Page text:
How do big blue-water game fish swim so fast?
For offshore fishing enthusiasts, understanding why fast game fish move so quickly and how they sustain their high-speed motion opens new vistas of appreciation for these highly evolved, finely tuned athletes that we challenge on hook and line.
Water is dense. How dense? To quantify water’s density, it’s more than 750 times thicker than air (salt water even more so than fresh). The stuff is nearly incompressible. That viscosity can be an advantage, helping to suspend long, limber-bodied creatures like billfish. But at the same time, anything intent on pushing through water needs some serious power behind it.
Fish “push through the stuff” by swimming. Well, not all fish. Some fish hardly swim at all; they drift. This is particularly true of the tiniest critters, which simply lack the strength to displace the thick medium in which they live. Surface drag on their small-volume bodies proves much harder to overcome for them than for large fish. Size becomes a major advantage in attaining speed.
But “swimming” fails miserably at describing how fish move. Before considering specific approaches to swimming, I should point out that most fish, however they move, can swim either at a sustained pace or in driving, short bursts. Burst speeds are, of course, the fastest speeds any species can attain.
Different types of fish have evolved remarkably different strategies for traveling from point A to B. Scientists have categorized those approaches to locomotion using characteristic family names.
One of the most widespread swimming modes, named after the jack family that typifies it, is the carangiform. In fact, the majority of quick-moving fish are carangiform swimmers, from jack and snappers to billfish. The technique offers a most effective compromise, using the body but much less so than an eel does. These fish push ahead by bending only the back portion of their bodies into lateral waves while also relying much more on their tails for thrust. In terms of burst speed, this mode produces some of the fastest and most furious predators.
For tunas (and wahoo-like mackerels), scientists reserve a subcategory of the carangiform mode: thunniform swimmers. Highly specialized, in this mode the entire body remains stiff and unflexing (true of all tuna species). Virtually all thrust is generated from the tail and the narrow stalk (peduncle) connecting it to the body.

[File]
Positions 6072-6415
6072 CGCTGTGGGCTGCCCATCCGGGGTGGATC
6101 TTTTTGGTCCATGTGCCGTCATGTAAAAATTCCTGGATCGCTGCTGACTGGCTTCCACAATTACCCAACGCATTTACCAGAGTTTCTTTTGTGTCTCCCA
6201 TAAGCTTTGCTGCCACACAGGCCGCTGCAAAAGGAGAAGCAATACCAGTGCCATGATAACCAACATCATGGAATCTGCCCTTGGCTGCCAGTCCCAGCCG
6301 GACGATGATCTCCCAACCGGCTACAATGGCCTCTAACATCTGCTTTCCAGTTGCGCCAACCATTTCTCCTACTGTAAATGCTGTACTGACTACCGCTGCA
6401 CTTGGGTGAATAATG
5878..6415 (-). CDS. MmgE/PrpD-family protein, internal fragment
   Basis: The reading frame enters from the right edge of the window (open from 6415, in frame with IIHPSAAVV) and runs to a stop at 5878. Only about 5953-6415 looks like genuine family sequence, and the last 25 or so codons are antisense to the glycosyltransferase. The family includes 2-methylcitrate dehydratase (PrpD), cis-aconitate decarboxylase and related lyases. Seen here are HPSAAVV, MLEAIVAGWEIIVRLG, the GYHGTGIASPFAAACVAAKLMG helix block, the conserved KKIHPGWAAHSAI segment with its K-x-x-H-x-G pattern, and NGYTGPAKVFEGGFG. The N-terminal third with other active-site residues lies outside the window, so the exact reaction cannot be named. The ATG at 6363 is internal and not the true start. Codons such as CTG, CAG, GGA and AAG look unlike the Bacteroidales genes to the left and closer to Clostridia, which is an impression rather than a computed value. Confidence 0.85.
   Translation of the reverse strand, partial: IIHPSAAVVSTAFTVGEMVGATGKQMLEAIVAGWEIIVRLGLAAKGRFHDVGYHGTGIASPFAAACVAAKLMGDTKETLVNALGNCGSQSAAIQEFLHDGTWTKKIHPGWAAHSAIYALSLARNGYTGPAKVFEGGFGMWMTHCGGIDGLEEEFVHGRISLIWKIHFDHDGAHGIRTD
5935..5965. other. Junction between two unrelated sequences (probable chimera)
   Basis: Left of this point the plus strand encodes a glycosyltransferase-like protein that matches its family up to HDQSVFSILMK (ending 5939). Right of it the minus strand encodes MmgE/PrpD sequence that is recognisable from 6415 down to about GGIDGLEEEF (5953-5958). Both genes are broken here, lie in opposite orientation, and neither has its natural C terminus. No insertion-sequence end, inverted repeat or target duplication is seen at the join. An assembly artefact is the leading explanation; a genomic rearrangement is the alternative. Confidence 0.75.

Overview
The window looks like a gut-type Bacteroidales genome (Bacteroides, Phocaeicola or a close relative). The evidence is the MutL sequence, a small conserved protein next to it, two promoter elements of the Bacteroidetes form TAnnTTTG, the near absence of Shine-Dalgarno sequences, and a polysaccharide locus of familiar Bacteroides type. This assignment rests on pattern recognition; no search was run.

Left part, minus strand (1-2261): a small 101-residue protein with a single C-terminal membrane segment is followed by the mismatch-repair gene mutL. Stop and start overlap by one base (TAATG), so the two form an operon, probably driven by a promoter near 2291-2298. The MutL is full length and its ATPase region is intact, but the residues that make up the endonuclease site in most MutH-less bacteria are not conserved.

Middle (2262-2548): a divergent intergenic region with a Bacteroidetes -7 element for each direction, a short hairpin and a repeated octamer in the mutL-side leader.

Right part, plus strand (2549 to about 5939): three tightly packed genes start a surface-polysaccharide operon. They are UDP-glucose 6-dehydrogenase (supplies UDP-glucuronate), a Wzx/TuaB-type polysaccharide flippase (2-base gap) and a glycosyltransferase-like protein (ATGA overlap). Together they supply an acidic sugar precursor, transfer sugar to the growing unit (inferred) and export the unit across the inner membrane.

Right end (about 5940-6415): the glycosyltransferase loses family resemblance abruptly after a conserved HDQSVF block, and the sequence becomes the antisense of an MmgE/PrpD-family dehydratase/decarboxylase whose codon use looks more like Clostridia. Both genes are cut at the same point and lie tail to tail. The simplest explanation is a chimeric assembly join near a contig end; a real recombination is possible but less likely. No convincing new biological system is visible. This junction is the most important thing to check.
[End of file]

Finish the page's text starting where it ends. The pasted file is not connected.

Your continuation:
Most offshore anglers know well the remarkable drumming a tuna makes once it’s dropped onto a cockpit. Only its tail moves, and it moves with a powerful blur of blinding speed – it is “swimming.” While tunas’ burst speed falls a bit short of that of billfish, no group of fishes can boast higher sustained speeds than tunas.
Why? What makes tunniform swimming so efficient? In large part, it comes down to dealing with turbulence and drag.
Whether pushing through water or air, high-speed travel begets streamlining. Think of jets, or high-speed race cars, or submarines. And tuna… their bodies are models of streamlining, critical to moving efficiently through dense water. Such shapes are known as fusiform (or torpedo-shaped) – relatively long, narrow, and pointed at both ends.
The science of hydrodynamics dictates that any fish must overcome the drag created by water in order to move through it. Since drag equals velocity squared, higher speeds increase the challenge of overcoming the physics of water.
Clearly streamlining helps. In a most simple sense, the less a body disturbs the water around it, the less drag will hold the body back. That’s why a tuna moves like a rigid missile, with its tail as propeller.
When fish rely on lateral body movements to push through water, some of that motion is wasted, and it sets up vortex wakes that require that much more effort for the tail to overcome. This also explains why tunas and billfish have evolved fin adaptations that allow them, for example, to fit their fins into grooves, leaving them flush with the body. Nothing unnecessary sticks out to create turbulence.